I did another 9x5 today, but you will never see it. You can’t win ‘em all I guess! Instead, I thought I might show you a painting that I am working on as a demonstration piece alongside one of my students. Its a little bit more complicated than that though, because I’m showing her a technique that I don’t use any longer.
When I was first learning to paint the figure from life, Keith Dewell of the Julian Ashton Art School showed me how to go about painting in a very carefully defined sequence. Whilst I was by no means a novice, I certainly wasn’t confident enough to launch straight into an alla- prima painting. I was, at the same time, learning about tone, the palette, and everything else that goes into a well realised figure painting. As a learning tool, the sequence is well worth considering. In short, this is it.
- A quick thumbnail study to establish the tonal range and basic composition.
- A working drawing. Accurate, and with the light and dark tones clearly indicated.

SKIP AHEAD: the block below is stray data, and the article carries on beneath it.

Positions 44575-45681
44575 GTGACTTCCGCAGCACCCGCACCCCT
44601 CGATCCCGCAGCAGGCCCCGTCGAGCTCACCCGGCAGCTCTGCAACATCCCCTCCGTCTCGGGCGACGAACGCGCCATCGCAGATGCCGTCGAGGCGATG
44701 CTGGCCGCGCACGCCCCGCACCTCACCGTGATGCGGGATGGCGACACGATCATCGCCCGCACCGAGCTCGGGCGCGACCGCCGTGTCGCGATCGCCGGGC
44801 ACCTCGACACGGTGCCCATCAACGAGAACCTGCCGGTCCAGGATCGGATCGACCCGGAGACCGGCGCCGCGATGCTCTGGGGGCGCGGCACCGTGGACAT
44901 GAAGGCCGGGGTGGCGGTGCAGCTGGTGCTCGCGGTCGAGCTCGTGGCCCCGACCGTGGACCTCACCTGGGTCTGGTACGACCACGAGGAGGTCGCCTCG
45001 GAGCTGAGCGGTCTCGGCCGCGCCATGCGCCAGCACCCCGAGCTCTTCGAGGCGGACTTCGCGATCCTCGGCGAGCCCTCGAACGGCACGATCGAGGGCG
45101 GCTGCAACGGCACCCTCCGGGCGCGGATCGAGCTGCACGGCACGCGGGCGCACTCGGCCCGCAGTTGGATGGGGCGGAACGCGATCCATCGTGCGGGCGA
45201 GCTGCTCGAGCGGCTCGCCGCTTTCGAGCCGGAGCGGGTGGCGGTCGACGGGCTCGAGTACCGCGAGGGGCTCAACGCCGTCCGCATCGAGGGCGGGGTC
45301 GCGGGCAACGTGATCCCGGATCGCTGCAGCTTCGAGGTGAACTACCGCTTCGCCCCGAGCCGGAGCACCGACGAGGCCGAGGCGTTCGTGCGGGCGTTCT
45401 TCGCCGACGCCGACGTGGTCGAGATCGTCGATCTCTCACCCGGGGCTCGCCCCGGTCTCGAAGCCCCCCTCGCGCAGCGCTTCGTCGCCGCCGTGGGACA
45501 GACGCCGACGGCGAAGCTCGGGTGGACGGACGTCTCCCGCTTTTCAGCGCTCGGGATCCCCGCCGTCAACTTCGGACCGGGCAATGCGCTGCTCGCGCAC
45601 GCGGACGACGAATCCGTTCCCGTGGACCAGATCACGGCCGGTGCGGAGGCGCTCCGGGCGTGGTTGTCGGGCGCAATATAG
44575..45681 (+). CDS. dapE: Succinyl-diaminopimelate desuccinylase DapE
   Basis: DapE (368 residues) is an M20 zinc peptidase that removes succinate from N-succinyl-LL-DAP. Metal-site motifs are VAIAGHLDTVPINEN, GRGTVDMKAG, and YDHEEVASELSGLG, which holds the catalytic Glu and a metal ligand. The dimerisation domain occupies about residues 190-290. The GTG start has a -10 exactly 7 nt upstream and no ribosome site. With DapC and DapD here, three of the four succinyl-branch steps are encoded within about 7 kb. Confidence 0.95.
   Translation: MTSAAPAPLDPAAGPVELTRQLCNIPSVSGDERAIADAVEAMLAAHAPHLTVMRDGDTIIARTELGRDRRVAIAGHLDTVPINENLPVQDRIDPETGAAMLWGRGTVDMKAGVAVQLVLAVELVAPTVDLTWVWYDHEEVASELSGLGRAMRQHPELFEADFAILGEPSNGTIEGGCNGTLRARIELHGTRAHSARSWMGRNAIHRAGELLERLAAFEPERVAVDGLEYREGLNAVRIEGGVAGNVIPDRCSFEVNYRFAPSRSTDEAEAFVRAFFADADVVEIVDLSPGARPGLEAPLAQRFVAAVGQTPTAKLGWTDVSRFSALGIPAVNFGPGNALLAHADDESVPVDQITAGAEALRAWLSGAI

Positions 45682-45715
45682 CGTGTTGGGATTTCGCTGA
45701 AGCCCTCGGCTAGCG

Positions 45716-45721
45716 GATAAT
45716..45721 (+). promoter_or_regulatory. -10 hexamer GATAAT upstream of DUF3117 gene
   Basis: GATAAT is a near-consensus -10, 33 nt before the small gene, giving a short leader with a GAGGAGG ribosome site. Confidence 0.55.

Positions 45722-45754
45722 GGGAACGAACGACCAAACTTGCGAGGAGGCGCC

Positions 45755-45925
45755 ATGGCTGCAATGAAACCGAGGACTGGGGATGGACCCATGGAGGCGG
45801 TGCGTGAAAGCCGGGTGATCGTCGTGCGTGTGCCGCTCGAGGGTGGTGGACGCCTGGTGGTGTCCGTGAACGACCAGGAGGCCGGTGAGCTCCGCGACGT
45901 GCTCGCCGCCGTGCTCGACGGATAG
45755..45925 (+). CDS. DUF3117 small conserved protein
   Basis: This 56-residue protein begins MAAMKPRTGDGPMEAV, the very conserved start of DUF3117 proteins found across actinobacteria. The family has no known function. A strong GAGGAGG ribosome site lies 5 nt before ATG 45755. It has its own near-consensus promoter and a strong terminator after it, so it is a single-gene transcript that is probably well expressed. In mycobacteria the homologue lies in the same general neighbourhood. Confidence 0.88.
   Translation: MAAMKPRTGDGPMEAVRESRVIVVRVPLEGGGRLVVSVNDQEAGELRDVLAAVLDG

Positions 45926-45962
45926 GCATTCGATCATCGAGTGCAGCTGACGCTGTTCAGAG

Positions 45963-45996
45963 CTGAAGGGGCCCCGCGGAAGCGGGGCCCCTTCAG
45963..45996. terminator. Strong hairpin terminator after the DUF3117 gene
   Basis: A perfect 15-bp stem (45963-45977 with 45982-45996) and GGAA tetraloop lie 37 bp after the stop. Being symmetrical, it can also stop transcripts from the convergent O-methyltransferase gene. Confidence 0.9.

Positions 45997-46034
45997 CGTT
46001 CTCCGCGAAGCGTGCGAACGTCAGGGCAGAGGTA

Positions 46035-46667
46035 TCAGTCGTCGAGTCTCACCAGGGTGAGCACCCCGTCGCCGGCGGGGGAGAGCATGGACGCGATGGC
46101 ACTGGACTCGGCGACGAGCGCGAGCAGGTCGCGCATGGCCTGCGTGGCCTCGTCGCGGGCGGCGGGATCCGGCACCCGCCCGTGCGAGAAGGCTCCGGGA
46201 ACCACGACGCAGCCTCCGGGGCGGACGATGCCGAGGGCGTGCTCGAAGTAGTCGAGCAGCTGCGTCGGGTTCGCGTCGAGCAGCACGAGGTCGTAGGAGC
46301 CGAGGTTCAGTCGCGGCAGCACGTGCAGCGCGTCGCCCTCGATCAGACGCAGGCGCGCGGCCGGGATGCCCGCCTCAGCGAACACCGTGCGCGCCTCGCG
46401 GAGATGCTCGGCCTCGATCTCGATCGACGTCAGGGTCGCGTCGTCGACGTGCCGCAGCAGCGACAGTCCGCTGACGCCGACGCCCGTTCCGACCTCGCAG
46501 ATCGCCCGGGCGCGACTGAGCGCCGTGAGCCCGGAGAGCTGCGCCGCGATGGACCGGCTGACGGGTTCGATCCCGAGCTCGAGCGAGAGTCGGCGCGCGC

- A tracing of the working drawing which highlights the block-in
- The tracing of the working drawing onto a canvas bearing a mid-toned underpainting
- A flat block-in in raw umber in the shadow areas
- The application of colour.
Of course the application of colour is the most complicated part of the whole thing, and far beyond my ability to explain in a short Blog piece. Its also a good reason why it would be worth your while doing a course with either Keith or me!
The reason I value this sequence as a tool, is that it enabled me to quickly understand the need to clearly define the various tonal areas of the painting, whilst giving me more time to concentrate on the whole business of which colours to use to be most convincing in my work. At the time, I viewed the technique as an end in itself. Of course, I view things somewhat differently these days, but the experience I gained from doing a half dozen or so paintings in this way, was invaluable.
The images are set out below in the sequence in which I made them. They take me to the end of the third days work with two more days –or ten hours- to go. Next time I talk about this particular piece, I’ll show you the palette I used, and the final stages to the finished piece. That will be in a fortnights time, and in the meantime I hope to have done some more 9x5s which are worth showing you.